A public grand opening and ribbon-cutting for the 2,760-square-foot addition to the North Orange Aquatic Center will be held at 1 p.m. on Friday, July 31.

A public grand opening and ribbon-cutting for the 2,760-square-foot addition to the North Orange Aquatic Center will be held at 1 p.m. on Friday, July 31.

Orange Township trustees set the opening at their meeting last week, when they also scheduled the annual barbecue at the pool for Saturday, Aug. 1.

This year's event will cost $6 per person at the gate and will run from 7:30 to 10:30 p.m.

The barbecue usually attracts between 300 and 400 people.

The $807,000 new pool features stainless steel walls with four 25-meter lap lanes four feet deep, a water-sitting area and a water-basketball area.

Township officials decided the addition was needed because of overcrowding in the main pool. Work on the addition began in April.

Scott Overturf, who oversees township construction projects, said after the July 20 meeting that some landscaping and other minor work should be completed by July 30.

He told trustees having the grand opening and barbecue on separate days makes sense.

The pool averages between 500 and 900 visitors daily during the summer, but attendance usually starts to drop off after 4:30 each afternoon.

"We'd rather have the opening on a Friday and the barbecue on Saturday," Overturf said.

Trustees also discussed another matter causing concern for some residents.

The emerald ash borer, an insect that destroys ash trees, is rearing its ugly head in The Shores subdivision on Lewis Center Road near Alum Creek State Park.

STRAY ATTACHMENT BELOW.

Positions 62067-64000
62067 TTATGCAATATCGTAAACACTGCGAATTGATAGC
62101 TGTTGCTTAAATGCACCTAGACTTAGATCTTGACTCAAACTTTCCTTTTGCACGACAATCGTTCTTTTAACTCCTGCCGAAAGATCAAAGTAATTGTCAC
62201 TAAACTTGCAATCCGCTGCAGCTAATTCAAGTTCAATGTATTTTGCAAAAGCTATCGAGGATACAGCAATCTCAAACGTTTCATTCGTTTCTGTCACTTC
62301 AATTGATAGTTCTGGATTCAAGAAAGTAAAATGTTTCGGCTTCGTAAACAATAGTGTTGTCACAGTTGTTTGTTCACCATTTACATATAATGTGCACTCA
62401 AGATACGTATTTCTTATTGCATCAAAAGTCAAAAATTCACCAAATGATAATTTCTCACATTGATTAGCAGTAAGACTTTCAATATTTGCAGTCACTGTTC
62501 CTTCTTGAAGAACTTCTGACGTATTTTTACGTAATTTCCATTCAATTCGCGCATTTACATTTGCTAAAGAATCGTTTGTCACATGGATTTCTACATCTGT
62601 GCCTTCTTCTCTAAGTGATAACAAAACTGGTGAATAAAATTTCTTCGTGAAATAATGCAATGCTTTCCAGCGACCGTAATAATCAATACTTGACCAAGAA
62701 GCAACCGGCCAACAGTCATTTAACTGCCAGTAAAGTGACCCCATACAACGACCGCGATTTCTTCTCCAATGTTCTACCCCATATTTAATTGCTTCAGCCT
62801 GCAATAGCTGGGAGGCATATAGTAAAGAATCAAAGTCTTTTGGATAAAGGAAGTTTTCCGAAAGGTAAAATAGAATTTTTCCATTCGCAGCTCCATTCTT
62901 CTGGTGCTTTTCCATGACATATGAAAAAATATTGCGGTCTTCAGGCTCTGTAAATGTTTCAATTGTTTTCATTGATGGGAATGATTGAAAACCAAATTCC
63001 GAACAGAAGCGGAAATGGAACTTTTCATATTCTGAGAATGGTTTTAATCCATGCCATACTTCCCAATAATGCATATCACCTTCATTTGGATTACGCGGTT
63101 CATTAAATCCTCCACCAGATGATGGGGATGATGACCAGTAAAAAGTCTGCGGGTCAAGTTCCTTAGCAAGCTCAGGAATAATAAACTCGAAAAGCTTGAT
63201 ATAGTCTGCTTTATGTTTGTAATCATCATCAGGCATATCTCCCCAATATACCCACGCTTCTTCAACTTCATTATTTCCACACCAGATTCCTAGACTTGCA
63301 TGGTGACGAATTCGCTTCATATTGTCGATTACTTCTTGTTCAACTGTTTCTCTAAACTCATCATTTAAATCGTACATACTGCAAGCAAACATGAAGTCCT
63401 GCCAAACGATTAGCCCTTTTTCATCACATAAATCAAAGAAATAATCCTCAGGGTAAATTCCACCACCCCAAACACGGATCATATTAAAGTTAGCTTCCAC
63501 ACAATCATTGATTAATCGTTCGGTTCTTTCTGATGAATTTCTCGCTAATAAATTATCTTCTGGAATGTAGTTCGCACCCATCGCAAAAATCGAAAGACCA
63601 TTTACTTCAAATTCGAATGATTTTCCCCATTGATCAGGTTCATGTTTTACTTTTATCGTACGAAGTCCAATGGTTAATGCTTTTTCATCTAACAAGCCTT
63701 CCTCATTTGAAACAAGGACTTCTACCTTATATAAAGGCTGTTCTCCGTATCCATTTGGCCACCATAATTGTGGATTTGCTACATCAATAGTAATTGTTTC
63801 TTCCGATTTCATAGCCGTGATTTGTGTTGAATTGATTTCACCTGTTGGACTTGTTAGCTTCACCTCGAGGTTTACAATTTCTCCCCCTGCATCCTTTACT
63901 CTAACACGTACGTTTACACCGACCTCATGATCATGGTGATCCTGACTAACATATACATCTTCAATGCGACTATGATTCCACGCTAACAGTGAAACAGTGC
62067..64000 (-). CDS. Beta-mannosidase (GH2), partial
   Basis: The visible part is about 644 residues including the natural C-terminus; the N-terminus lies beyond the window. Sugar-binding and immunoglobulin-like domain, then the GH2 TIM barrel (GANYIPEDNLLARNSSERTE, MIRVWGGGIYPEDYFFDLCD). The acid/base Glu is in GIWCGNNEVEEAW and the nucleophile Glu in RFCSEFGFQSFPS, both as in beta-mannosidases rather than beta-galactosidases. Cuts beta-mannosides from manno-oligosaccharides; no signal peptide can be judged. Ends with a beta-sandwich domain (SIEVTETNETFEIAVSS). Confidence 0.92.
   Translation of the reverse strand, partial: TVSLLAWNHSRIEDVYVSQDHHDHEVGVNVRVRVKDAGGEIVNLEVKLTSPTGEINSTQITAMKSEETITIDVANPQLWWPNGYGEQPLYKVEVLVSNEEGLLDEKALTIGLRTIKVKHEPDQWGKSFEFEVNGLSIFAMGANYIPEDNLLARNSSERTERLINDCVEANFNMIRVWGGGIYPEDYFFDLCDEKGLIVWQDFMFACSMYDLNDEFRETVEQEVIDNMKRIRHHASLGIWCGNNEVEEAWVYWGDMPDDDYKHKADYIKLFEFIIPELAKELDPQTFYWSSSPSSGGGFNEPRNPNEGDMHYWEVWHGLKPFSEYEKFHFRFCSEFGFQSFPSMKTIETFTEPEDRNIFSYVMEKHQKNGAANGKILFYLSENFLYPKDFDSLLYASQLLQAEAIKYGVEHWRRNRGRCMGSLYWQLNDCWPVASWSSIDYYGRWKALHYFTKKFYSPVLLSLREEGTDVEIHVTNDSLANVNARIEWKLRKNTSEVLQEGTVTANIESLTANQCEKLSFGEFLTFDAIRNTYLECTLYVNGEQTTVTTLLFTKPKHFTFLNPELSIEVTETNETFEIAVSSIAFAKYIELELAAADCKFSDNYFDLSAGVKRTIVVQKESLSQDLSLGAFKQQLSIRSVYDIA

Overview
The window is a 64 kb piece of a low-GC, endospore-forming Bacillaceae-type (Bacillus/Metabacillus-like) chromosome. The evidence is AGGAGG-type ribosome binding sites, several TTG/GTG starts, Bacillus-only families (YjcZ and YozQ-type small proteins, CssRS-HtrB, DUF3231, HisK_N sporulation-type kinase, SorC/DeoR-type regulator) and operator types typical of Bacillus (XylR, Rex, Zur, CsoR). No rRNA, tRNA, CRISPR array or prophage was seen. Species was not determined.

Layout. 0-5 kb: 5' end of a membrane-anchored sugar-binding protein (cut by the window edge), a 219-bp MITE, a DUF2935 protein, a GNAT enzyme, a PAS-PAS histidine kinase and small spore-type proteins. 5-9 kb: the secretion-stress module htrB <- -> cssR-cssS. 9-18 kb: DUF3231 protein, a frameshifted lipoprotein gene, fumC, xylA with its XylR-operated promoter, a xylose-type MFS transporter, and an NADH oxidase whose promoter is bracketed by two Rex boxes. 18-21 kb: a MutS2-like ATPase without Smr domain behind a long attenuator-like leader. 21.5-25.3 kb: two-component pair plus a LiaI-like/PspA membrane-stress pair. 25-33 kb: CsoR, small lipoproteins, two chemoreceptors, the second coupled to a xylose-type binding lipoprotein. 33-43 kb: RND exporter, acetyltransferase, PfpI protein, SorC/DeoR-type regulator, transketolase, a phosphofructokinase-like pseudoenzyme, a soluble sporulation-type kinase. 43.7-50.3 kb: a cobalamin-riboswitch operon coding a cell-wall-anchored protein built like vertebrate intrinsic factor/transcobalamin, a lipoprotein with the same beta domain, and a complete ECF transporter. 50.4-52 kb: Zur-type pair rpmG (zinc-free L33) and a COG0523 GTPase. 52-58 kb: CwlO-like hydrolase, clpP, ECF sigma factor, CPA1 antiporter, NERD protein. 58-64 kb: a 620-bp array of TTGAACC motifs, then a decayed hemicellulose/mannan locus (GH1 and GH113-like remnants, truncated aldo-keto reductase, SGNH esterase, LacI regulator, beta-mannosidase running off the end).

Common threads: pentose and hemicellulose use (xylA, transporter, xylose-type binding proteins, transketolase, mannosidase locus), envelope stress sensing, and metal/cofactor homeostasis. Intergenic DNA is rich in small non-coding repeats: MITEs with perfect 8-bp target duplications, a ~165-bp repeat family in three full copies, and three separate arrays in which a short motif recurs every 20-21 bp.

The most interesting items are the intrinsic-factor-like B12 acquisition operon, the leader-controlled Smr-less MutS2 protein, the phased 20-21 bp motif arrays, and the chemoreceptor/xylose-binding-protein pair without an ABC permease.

Representatives of residents living on Storm Haven Court told trustees one ash tree has died on their cul-de-sac and two other trees might be infested. Six apparently healthy ash trees could be saved, resident Bud Abraham said.

"We'd like to try to save them if we can. ... The homeowners on Storm Haven Court have come together to try some pre-emptive measures to stop the ash borer from infesting the (remaining) trees," he said.

The trees are in township right of way along the street and apparently were planted years ago with the understanding the homeowners would take care of them, not the township, zoning inspector Dick Gladman said.

Trustee John Cassady noted the township has a responsibility if dead branches or a dead tree cause hazards in a street.

Maintenance supervisor Dick Ray will examine the diseased tree to see if the township should cut it down under state-mandated guidelines.

The ash borer was first found in Delaware County in 2005.

The county is among about half of Ohio's 88 counties under quarantine by the state regarding removal and disposal of diseased trees.

Other infestations were found earlier in Orange Township.

Overturf said a diseased tree was removed in the township's Ro Park and several other diseased trees were found in Glen Oak Park.

Abraham told trustees the residents appreciate any help they can get from the township.

He said the residents, with possible help from the homeowners association, are willing to pay for removing and disposing of the dead tree and for treating the others.

Ray is to report back to trustees Aug. 3 regarding the situation on Storm Haven Court.